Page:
100 Pictures - Done!
Latest milestone now reached as 100 pictures have been done. It’s nice to hit three figures even if total progress is only at 27%
I thought that for this blog post I would touch on the technical side of the project for the benefit of anybody interested in technical aspects of photography. If you are not into aperture settings, flash sync and cropping in post then probably you will not find the rest of this post very interesting. Don’t say I didn’t warn you.
Starting with equipment
Each portrait is photographed on exactly the same equipment using the same technique. Some shots are indoors and some are outdoors, it just depends on the situation that led up to the shot. ie If it is a day when I have somebody planned then I could go to his/her home or place of work and take the photo there - indoors, but if it’s a day when I have nobody planned and need to walk around the streets looking for somebody, then the photo is usually taken outdoors.
For camera I use a Canon 7D. I bought this camera last year, used, off eBay for around €500 which I still think was a great deal. I was careful when buying as I know there are a lot of scammers on eBay but used a bit of common sense to find a seller I believed to be a real person, selling a real camera. I was lucky and got a camera in almost new condition. When I bought it I had a budget which was stopping me going for a full frame Canon 6D or 5D mk3 which I would have preferred.
For lens I use a Canon 50mm f1.8 lens also known as a ‘plastic fantastic’. It’s cheap, actually the cheapest lens Canon makes but the larger aperture size means there is a shallow depth of field and leaves a lot of the portrait out of focus. When taking the photos I typically focus on the subjects eye (left eye) using a dedicated single focus point on the camera. The 7D has 19 available auto focus points, so I select one and then place it over the subjects eye in the viewfinder. The lens is a bit hit-or-miss with focus so I usually get at least half of the shots on focus. I typically take around 6 shots per subject. I have heard some mirrorless cameras from Sony have a eye focusing setting which always put’s the eye in focus, that would be useful in this project.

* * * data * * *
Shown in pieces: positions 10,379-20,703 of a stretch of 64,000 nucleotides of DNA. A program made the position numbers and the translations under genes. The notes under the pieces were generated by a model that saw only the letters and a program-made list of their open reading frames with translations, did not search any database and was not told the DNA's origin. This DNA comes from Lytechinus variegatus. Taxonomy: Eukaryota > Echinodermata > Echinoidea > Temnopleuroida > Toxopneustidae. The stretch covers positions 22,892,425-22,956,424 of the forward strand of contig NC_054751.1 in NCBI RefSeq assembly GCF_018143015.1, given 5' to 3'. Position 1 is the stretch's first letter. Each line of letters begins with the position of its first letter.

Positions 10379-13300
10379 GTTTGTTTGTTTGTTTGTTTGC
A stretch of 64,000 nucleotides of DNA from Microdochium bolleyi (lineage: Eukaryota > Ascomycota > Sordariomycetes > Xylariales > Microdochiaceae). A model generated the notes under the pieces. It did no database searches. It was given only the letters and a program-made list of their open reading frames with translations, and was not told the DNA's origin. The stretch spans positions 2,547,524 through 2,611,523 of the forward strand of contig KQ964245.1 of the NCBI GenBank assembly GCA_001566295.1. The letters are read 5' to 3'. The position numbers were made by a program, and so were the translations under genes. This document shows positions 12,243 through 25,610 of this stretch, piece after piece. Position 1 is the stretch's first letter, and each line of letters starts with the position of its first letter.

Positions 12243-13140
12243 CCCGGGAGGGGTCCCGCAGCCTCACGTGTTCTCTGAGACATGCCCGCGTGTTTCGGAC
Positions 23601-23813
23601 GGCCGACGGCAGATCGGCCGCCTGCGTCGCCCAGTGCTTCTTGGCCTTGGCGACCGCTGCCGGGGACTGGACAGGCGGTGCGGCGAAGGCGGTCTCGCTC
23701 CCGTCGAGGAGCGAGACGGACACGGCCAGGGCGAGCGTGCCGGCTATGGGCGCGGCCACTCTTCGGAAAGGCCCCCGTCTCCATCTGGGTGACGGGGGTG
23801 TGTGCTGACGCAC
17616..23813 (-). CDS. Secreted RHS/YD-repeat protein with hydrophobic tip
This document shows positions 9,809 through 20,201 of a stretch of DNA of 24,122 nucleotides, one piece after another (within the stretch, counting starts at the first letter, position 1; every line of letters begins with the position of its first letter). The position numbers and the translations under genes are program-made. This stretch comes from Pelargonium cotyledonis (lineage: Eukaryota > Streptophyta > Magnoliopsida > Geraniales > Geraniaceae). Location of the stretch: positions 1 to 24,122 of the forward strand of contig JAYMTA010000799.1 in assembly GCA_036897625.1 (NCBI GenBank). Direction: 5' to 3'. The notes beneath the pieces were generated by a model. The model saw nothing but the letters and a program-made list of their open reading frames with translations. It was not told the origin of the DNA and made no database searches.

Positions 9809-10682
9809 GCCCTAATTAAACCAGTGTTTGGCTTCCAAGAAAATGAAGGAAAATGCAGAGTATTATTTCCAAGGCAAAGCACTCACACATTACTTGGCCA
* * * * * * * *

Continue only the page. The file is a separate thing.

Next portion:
For additional lighting I use a speedlight flash - Lumopro LP180R mounted ‘on camera’. I bought this specific flash after reading a load of reviews online, in particular from ‘The strobist’ David Hobby. Flashes are a strange thing. You can either spend €500 on a branded Canon or Nikon flash or €25 on a fake version from Amazon which does almost the same thing. After reading reviews, like David’s, I decided to go for the middle ground. Instead of the high expense of a Canon flash, instead go for cheaper but well built manual flash, this one is built like a tank. €250 was the cost plus some shipping from Holland (only seller in EU)
To get that even lighting around the face, with minimal shadows, as well as the circular ‘catchlight’ in the subjects eyes, I use a ring defuser. Similar to a beauty dish but allowing you to put the camera through the middle. I first saw this type of defuser on TV last year when somebody was using a portable version to photograph cyclists before the start of a Tour de France stage. I tried to find the same thing on Amazon and eventually I did find one found one made by ‘Neewer’ for the low price of €19 on amazon and so I ordered it. later I found out that this was actually a ’made in China’ replica of one I believe was originally created by Roundflash, which retails for around €70. So far the replica has done the job well and 100 days (approx 700 pictures) into the project their are zero reliability issues or build quality problems so far, even though I have to fold it up daily and fit into my bag. Would be nice to test the original to compare.